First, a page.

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I am trying to get to a molecular understanding of what happens before a steady state is achieved. I understand that macroscopically, the temperature of any point along the rod won't change when steady state is achieved, and dQ/dt will be constant everywhere. Mathematically, it makes sense that in steady state the atoms cannot store additional heat as this would lead to a rise in the measured temperature . However, how exactly is this steady state achieved?

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  • $\begingroup$ The classic explanation is that on average, a group of hotter particles collides more frequently with a group of colder particles that the latter collides with the former, thereby transfer energy from the former to the latter and evening out the temperature. Is this the type of answer you're looking for? $\endgroup$ Apr 26, 2022 at 0:37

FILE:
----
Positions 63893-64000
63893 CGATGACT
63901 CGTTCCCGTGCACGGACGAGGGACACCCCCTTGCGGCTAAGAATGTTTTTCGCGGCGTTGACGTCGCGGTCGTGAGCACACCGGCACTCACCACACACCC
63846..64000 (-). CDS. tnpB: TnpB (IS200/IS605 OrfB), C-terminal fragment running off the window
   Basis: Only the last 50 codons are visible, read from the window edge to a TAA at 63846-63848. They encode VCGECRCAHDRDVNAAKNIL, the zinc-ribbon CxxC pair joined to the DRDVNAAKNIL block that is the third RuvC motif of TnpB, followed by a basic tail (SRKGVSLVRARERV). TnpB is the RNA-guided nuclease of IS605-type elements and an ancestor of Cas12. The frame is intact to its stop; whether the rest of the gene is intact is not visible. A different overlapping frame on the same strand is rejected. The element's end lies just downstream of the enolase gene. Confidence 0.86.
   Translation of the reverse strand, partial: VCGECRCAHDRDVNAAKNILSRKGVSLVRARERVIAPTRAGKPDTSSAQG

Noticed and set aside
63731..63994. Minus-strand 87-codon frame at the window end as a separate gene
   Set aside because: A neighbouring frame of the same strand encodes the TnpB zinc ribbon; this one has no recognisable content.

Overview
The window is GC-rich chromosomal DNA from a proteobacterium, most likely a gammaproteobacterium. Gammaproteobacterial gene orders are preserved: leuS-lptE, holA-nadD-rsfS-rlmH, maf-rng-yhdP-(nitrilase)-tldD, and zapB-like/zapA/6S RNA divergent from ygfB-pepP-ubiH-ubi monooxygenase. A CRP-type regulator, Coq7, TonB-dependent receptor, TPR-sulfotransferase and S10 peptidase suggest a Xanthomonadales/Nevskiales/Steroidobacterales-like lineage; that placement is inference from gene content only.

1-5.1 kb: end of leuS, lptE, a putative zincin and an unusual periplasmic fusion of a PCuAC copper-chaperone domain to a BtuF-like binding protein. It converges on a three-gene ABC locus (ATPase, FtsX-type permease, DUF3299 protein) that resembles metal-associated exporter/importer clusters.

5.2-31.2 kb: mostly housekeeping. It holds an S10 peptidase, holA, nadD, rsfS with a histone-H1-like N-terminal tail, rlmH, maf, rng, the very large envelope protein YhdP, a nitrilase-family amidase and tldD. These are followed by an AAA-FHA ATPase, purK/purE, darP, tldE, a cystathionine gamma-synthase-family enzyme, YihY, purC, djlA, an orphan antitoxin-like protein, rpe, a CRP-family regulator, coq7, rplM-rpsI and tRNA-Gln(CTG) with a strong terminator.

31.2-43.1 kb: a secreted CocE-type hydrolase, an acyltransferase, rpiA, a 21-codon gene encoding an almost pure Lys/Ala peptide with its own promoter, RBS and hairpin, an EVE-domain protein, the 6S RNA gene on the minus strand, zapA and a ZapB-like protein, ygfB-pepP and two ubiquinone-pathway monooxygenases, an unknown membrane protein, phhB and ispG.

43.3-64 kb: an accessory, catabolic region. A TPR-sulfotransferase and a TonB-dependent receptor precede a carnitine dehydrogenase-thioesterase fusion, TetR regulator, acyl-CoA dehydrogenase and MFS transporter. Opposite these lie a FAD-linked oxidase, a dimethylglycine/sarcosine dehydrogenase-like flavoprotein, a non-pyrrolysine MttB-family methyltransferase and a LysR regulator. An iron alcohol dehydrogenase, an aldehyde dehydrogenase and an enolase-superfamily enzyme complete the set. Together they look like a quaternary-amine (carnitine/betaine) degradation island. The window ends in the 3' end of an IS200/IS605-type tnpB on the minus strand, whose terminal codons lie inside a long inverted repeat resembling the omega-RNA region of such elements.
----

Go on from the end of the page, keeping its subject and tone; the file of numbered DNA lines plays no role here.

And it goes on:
• $\begingroup$ @Chemomechanics not exactly, I want to understand how heat current is somewhat analogous to the electric current. $\endgroup$
    – Piksiki
    Apr 26, 2022 at 12:51
  • $\begingroup$ @nova Just Google "electric current heat analogy". $\endgroup$
    – Bob D
    Apr 26, 2022 at 12:58
  • $\begingroup$ @BobD , I understand the analogy mathematically, I found no explanations of what is happening on the molecular level $\endgroup$
    – Piksiki
    Apr 26, 2022 at 19:55
  • $\begingroup$ @nova the analogy doesn't extend to the molecular level. $\endgroup$
    – Bob D
    Apr 26, 2022 at 20:00

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